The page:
Why Can't iCloud Stream?
I don't think they did, and that's interesting, given that a lot of the pre-launch excitement was around the possibility of a streaming service. The ability to create your own Pandora station out of your own collection seemed like a great feature to offer.
But it's not there yet. One explanation, as noted in MIT Technology Review on Monday, is that Apple is concerned about the end of unlimited data plans.
It certainly isn't because Apple is worried about what happens to the network. Its relationship with AT&T Inc. (NYSE: T) has always seemed like one of master to sled dog. But data-plan caps would affect the users, the Mac devotees, and a streaming music service could wreck the iCloud music experience.
That's because of streaming music's special power: It gets left on. iPhone users probably won't accidentally leave the stream running the way wireline users do with Pandora, but still -- the bits would add up. The Technology Review article refers to AT&T and T-Mobile numbers saying one hour of music per day equates to 1 to 1.5 Gbytes per month.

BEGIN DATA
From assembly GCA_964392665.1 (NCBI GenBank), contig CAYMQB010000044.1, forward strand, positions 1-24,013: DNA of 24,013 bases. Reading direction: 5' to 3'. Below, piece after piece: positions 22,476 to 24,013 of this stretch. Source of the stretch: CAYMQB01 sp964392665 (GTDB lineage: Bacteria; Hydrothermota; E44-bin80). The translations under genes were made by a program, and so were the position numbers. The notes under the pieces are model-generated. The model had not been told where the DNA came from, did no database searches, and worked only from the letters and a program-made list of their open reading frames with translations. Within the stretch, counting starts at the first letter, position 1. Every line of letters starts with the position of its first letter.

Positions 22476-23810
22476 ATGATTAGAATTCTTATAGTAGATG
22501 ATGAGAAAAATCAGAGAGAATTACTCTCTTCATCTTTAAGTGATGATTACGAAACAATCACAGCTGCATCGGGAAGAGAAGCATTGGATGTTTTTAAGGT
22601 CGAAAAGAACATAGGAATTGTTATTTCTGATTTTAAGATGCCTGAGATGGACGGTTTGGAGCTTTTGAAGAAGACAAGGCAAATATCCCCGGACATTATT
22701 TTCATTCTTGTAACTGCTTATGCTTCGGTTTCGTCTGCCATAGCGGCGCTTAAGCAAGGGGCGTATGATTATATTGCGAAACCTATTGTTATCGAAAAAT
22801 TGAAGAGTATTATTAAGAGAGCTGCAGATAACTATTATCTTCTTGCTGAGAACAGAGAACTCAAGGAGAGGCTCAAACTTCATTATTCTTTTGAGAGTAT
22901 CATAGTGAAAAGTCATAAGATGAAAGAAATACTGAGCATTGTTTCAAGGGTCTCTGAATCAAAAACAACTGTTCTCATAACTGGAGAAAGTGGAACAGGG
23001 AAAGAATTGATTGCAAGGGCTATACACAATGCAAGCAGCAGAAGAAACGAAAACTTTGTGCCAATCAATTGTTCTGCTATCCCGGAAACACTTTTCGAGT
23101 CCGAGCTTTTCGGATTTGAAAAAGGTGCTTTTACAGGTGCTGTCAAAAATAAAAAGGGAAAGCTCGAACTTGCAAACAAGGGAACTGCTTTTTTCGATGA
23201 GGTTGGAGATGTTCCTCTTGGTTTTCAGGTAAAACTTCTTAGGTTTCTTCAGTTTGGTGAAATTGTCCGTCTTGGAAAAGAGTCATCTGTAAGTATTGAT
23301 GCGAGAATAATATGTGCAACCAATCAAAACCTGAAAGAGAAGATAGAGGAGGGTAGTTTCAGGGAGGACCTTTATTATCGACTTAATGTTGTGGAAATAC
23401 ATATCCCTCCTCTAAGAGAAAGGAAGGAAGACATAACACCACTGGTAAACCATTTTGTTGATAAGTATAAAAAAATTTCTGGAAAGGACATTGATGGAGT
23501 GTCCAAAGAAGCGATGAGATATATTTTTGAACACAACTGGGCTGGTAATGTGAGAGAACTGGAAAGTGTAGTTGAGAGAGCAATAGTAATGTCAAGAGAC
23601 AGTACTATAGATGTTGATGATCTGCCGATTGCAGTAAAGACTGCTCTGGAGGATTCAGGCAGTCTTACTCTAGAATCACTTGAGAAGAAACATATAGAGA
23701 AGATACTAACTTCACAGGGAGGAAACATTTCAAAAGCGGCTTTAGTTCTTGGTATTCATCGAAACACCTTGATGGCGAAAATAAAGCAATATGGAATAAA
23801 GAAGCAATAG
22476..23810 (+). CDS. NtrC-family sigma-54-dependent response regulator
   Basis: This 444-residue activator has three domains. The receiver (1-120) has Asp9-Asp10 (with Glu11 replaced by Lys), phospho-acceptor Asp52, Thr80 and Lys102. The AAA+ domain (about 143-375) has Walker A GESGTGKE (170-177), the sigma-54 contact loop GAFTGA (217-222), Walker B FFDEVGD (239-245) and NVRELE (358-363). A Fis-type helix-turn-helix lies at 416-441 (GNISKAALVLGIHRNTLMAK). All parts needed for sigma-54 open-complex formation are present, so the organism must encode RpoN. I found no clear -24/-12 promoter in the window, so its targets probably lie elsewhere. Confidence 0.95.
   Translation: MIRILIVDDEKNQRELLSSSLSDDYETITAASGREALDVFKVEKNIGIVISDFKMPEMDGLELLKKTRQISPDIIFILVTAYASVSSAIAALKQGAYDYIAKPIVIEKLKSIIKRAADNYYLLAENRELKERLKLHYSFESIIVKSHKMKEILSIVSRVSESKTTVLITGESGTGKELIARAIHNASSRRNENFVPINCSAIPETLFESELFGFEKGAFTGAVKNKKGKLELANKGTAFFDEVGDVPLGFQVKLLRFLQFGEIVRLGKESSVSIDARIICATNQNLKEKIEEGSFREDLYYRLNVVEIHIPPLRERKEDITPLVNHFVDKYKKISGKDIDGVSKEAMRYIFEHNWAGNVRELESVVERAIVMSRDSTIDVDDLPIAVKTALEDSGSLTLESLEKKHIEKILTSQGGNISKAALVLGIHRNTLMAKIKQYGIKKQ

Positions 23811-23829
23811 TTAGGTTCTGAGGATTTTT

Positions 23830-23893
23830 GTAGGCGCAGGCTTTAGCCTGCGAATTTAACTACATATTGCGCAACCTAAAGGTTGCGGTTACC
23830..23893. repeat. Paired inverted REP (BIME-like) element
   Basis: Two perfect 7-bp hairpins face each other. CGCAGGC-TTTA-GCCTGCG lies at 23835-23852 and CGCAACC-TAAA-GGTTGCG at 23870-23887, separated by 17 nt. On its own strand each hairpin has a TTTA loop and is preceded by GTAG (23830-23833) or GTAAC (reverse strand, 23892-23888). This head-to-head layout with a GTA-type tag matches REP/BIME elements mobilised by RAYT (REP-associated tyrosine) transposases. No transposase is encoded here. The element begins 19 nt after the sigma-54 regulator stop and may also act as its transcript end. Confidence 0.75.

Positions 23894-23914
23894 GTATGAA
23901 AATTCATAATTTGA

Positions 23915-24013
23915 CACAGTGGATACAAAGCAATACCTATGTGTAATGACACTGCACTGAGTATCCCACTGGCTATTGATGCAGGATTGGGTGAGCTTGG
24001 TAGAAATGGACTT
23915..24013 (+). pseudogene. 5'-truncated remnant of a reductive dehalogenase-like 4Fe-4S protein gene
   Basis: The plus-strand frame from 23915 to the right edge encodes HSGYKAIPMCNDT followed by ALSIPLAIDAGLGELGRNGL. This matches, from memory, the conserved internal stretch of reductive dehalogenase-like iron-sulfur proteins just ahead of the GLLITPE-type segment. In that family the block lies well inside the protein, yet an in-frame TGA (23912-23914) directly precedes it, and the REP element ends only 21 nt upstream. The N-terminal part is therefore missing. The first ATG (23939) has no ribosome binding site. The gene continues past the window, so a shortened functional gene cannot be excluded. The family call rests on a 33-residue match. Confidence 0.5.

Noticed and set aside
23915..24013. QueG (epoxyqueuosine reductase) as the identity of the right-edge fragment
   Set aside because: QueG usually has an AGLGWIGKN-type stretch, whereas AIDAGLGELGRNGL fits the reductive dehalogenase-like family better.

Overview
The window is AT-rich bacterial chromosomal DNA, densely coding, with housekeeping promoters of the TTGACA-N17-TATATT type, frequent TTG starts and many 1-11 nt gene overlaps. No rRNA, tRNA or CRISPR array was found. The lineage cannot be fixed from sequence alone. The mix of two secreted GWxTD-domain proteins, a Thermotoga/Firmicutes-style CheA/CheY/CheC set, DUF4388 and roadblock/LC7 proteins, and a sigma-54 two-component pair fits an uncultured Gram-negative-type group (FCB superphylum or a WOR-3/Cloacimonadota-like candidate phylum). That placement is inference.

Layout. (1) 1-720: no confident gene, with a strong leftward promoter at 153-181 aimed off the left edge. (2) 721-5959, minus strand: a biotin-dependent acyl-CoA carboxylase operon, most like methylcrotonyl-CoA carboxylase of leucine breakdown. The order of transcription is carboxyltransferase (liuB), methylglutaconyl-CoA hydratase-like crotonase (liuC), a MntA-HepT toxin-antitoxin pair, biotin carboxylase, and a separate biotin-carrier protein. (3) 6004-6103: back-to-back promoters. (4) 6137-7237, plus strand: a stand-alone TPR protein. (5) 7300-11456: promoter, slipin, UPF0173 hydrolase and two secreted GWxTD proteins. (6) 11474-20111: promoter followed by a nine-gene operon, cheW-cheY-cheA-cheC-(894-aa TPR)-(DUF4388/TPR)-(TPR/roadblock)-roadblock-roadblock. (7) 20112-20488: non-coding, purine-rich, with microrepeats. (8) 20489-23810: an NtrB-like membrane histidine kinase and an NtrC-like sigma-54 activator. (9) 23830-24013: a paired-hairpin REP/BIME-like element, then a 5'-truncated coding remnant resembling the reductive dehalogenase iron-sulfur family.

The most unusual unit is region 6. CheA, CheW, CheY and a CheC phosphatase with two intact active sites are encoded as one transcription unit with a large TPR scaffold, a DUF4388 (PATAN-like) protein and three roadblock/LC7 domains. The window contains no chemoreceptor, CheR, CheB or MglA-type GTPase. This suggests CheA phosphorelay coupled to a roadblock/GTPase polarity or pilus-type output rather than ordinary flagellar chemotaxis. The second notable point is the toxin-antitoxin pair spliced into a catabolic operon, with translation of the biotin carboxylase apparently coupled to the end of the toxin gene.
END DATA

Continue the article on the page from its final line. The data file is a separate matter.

Still, that doesn't seem like a reason to hold back the streaming service. My guess would be that Apple has hit some snag with publishers and/or music labels. But does that make sense, either? Already, iCloud opens the possibility of laundering illegally obtained music, as one reader puts it. How much worse could a streaming service be?
Whatever the reason, iCloud's music locker seems a lot like a hard disk in the sky -- exactly the thing Steve Jobs said he didn't want the cloud to be. There has to be a streaming plan in the works. It wouldn't be surprising to see Apple add that feature in a few months.
For a full listing of our iCloud and IOS 5 coverage, click here. — Craig Matsumoto, West Coast Editor, Light Reading